It is said that to be successful, you must love your work. There’s no doubt Mark Chapleski fell hard for golf. His relationship with the sport has been a lifelong romance, beginning as a player and continuing on to becoming boss of the international division of the world’s largest golf management company.
Mark was in his twenties when he teed off with the best of them, competing on tours around the US, including several swings on the PGA. Thirty years later, despite no longer playing professionally, he is arguably an even bigger player as the President of Troon International. Based in Dubai, he is responsible for the international operations of 40-plus golf courses scattered across countries in Asia–Pacific, the Middle East, Africa and Europe.
It’s a huge challenge, navigating the unique dynamics and cultural attitudes pertaining to the various regions, and while best practice models are implemented on central resources, such as agronomy, operations, sales and marketing, individual ownership has to be respected.
Not a cookie cutter culture
“By no means do we have a cookie cutter culture, that’s impossible,” Mark explains. “But we are looking for continuity, whether it be similar standards in the look and feel at reception, or the booking system online. It’s up to us to spend extra money on photography, or upgrading the website; things owners may not recognise as important. We do our best to get them to understand how critical these things are to image.
“Most are pretty good and understand our recommendations are not just a nice thing to do, but have a reason behind them. That’s why they brought us on board, and our work is made easier by their commitment to the brand. Yes, it’s going to cost money, but it’s going to bring money back in. There has to be a level of trust.”
Despite the enormous global reach Troon enjoys, Mark is conscious of the global decline of golf and the need for change in a game dominated by outdated regulations and etiquette enforced by elitist members clinging to a heritage that goes back centuries. Hundreds of golf courses around the world have closed and in the US alone, the number of players has plunged from a peak of nearly 30.6 million in 2003, to 20.9 million in 2016.
“That’s something we’re fighting, year in, year out – trying to get the youth more interested in the game,” Mark says. “Millennials and the younger generation just don’t have the attention span. So, we’re looking at initiatives to attract them.
“Millennials and the younger kids just don’t have the attention span. So, we’re looking at initiatives to attract them.”
Tapping the untapped
“Our CEO, Dana Garmany, is fantastic with this. He’s very open-minded and not stuck on minor things. He’s relaxed the dress code and is thinking of other ways to engage younger players.”
One strategy proving popular is the introduction of foot golf, where a soccer ball is kicked along the fairway into a 53cm cup. Mark admits when the concept was introduced in Dubai, opposition was fierce.
“Many members were completely opposed, saying ‘How can you do this to our golf course?’ But it has proven to be fairly successful and actually introduced a whole different group of people to a golf facility. We’ve also got Troon Family Golf, a program allowing children to play for free after a certain time, and the Troon Junior Golf program, which allows the kids to join for a nominal fee and use the practice range for free during certain hours. Another idea is getting music on the golf course and promoting the fact that if you want to listen to your stereo while you’re playing a round, go ahead.”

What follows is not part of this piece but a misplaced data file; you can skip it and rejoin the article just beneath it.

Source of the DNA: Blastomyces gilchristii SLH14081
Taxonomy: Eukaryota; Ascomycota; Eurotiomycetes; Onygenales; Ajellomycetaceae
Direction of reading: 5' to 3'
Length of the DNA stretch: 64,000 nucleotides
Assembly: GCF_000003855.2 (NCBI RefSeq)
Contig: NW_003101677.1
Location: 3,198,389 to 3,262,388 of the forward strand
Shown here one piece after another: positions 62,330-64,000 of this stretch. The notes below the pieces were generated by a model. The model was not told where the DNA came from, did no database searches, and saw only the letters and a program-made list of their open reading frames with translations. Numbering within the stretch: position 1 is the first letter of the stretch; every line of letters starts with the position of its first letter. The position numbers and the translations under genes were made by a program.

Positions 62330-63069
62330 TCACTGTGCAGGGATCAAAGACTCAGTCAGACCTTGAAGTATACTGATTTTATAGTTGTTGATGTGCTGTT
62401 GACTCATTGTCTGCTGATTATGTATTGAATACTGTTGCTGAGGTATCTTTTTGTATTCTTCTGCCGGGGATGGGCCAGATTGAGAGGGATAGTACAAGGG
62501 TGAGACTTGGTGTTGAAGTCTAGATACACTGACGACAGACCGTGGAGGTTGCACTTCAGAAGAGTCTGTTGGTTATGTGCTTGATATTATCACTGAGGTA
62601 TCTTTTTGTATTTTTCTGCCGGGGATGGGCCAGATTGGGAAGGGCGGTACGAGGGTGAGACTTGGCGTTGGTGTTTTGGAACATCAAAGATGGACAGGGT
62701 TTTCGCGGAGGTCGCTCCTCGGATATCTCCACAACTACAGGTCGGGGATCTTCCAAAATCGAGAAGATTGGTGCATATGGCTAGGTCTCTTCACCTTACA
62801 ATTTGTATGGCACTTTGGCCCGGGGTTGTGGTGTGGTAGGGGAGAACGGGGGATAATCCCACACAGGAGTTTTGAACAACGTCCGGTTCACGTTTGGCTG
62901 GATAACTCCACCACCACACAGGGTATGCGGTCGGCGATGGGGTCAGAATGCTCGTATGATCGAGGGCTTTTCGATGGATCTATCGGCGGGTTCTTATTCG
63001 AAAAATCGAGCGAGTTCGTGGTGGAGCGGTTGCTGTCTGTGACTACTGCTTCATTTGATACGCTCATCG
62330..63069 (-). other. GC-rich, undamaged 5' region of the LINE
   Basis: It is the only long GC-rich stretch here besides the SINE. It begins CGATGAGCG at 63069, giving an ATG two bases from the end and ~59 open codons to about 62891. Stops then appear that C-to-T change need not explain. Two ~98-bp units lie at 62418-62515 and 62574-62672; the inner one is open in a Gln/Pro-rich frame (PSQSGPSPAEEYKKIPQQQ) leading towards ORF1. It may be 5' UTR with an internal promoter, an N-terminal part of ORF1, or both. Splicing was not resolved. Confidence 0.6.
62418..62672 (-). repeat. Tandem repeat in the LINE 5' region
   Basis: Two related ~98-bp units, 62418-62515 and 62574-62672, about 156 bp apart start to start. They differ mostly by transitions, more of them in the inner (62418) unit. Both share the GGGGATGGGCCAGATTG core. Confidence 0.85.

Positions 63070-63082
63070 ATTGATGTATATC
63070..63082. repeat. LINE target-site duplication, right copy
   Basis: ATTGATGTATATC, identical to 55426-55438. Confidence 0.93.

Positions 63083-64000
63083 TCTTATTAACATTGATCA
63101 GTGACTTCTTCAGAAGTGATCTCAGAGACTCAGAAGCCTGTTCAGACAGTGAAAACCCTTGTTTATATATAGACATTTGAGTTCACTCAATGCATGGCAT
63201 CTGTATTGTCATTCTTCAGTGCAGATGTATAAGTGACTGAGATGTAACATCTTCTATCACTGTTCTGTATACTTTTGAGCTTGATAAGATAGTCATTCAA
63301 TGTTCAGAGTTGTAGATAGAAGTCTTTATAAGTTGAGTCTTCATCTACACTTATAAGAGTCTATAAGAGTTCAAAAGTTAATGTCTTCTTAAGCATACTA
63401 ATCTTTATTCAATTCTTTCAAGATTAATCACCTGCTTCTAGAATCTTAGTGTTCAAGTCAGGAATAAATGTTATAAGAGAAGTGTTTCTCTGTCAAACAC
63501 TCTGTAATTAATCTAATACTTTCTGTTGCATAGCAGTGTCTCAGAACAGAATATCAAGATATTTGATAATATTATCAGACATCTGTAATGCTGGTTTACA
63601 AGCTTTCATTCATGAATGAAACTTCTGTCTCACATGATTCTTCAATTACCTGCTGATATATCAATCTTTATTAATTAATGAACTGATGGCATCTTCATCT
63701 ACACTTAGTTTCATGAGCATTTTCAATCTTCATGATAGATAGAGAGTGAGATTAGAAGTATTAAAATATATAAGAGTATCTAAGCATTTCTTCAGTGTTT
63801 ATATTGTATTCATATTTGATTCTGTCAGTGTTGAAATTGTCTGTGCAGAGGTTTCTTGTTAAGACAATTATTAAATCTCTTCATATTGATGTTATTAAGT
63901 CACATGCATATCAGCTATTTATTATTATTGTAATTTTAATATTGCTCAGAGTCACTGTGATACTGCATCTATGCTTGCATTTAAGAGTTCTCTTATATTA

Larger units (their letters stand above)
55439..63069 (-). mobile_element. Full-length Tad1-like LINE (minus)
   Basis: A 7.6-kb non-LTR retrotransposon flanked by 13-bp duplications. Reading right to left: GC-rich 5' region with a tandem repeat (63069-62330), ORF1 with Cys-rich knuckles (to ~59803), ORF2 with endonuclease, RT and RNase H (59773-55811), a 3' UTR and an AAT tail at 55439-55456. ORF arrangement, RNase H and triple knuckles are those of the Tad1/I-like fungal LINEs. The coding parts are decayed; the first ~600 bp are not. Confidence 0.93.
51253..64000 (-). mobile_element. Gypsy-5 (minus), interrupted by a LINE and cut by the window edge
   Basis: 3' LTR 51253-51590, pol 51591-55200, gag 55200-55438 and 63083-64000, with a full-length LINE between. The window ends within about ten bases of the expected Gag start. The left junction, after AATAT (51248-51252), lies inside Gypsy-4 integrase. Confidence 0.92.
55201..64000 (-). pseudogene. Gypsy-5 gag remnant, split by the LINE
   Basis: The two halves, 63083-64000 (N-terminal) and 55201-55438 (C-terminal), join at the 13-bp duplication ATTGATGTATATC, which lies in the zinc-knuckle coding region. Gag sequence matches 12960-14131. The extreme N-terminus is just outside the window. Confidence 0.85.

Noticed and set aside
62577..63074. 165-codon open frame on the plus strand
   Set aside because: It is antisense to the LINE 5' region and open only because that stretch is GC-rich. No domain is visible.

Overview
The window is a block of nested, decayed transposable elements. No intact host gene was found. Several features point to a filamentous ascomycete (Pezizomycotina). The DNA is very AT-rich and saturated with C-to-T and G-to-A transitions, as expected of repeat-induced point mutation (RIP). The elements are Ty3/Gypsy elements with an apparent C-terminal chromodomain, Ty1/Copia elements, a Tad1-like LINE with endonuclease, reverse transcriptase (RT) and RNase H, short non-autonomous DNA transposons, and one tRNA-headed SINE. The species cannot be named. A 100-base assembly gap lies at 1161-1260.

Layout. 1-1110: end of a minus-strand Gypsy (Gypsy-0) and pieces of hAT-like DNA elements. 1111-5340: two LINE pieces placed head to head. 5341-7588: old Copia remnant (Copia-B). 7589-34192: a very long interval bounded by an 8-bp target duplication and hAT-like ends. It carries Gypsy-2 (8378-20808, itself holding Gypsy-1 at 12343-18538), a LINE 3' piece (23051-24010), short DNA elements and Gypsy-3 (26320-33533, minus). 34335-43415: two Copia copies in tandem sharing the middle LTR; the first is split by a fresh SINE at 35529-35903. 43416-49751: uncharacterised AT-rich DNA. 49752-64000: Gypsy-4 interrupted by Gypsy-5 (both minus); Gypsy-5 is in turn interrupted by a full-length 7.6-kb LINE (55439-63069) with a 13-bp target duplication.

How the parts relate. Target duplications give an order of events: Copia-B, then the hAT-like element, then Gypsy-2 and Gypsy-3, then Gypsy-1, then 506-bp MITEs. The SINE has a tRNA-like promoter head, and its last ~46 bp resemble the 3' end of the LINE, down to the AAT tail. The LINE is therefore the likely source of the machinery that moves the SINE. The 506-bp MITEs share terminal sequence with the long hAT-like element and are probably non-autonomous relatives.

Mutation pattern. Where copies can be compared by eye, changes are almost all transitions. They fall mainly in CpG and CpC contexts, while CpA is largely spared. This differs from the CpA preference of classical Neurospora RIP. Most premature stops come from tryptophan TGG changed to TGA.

GolfBoards are proving to be another valuable attraction to younger players. Available at more than 250 courses around the world, the electric vehicles, powered by an environmentally friendly lithium-ion battery, are less cumbersome and clearly more fun than carts.
“My kids are a perfect example. When they rode them the first time, they were like ‘Can we go again?’ There are things we’re trying to do just to get people exposed to the game and to participate.
“Obviously, change doesn’t work for every club,” Mark adds. “I’m not suggesting for a second that you’re going to change clubs like Muirfield or Pine Valley. You don’t need to in such well-established venues where their facilities are unique. But clubs like that are few and far between. We’re talking about how to get the masses back into the game.”
While Troon is looking to expand, particularly into Korea and South-East Asia, it is focusing more on existing courses, especially those needing help to survive. In China, for example, which experienced a boom in golf during the 1990s, the old-style models of selling US$50,000 memberships are not attracting the public today.
“We need to do new things,” Mark says. “There’s not a lot of promotion to drive people to golf courses, to utilise them for food, beverages and entertainment. I do think there’s potential there.”
One advance in technology, appealing to players of all ages, is the introduction of the Troon International app, which allows golfers to book tee times for any number of players at numerous Troon locations in the Middle East and Asia in just a few clicks.
“We’ve had a Troon app for a long while, but the Troon International app is a big change for us,” Mark explains. “It makes it much easier for someone to put together a golf vacation themselves. It’s so easy and slick, agile and flexible, and so many other applications can be added to that technology in the future. These are things we see as game changers and huge improvements for us over the next few years.”